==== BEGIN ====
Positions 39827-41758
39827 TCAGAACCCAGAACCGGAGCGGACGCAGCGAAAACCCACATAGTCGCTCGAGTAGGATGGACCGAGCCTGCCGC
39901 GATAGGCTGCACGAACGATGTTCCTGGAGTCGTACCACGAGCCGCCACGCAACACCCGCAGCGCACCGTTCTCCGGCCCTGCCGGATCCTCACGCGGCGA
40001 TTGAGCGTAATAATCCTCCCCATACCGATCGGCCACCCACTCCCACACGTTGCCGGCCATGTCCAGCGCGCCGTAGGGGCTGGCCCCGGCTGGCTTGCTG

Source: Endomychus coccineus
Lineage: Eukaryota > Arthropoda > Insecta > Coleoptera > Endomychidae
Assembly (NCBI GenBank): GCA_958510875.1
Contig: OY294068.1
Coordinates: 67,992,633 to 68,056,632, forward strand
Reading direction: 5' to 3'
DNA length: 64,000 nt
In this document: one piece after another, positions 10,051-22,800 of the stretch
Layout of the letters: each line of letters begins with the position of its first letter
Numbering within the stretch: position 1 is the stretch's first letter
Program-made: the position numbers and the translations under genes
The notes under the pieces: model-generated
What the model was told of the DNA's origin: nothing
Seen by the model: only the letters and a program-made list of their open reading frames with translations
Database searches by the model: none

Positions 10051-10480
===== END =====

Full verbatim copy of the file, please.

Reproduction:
Positions 39827-41758
39827 TCAGAACCCAGAACCGGAGCGGACGCAGCGAAAACCCACATAGTCGCTCGAGTAGGATGGACCGAGCCTGCCGC
39901 GATAGGCTGCACGAACGATGTTCCTGGAGTCGTACCACGAGCCGCCACGCAACACCCGCAGCGCACCGTTCTCCGGCCCTGCCGGATCCTCACGCGGCGA
40001 TTGAGCGTAATAATCCTCCCCATACCGATCGGCCACCCACTCCCACACGTTGCCGGCCATGTCCAGCGCGCCGTAGGGGCTGGCCCCGGCTGGCTTGCTG

Source: Endomychus coccineus
Lineage: Eukaryota > Arthropoda > Insecta > Coleoptera > Endomychidae
Assembly (NCBI GenBank): GCA_958510875.1
Contig: OY294068.1
Coordinates: 67,992,633 to 68,056,632, forward strand
Reading direction: 5' to 3'
DNA length: 64,000 nt
In this document: one piece after another, positions 10,051-22,800 of the stretch
Layout of the letters: each line of letters begins with the position of its first letter
Numbering within the stretch: position 1 is the stretch's first letter
Program-made: the position numbers and the translations under genes
The notes under the pieces: model-generated
What the model was told of the DNA's origin: nothing
Seen by the model: only the letters and a program-made list of their open reading frames with translations
Database searches by the model: none

Positions 10051-10480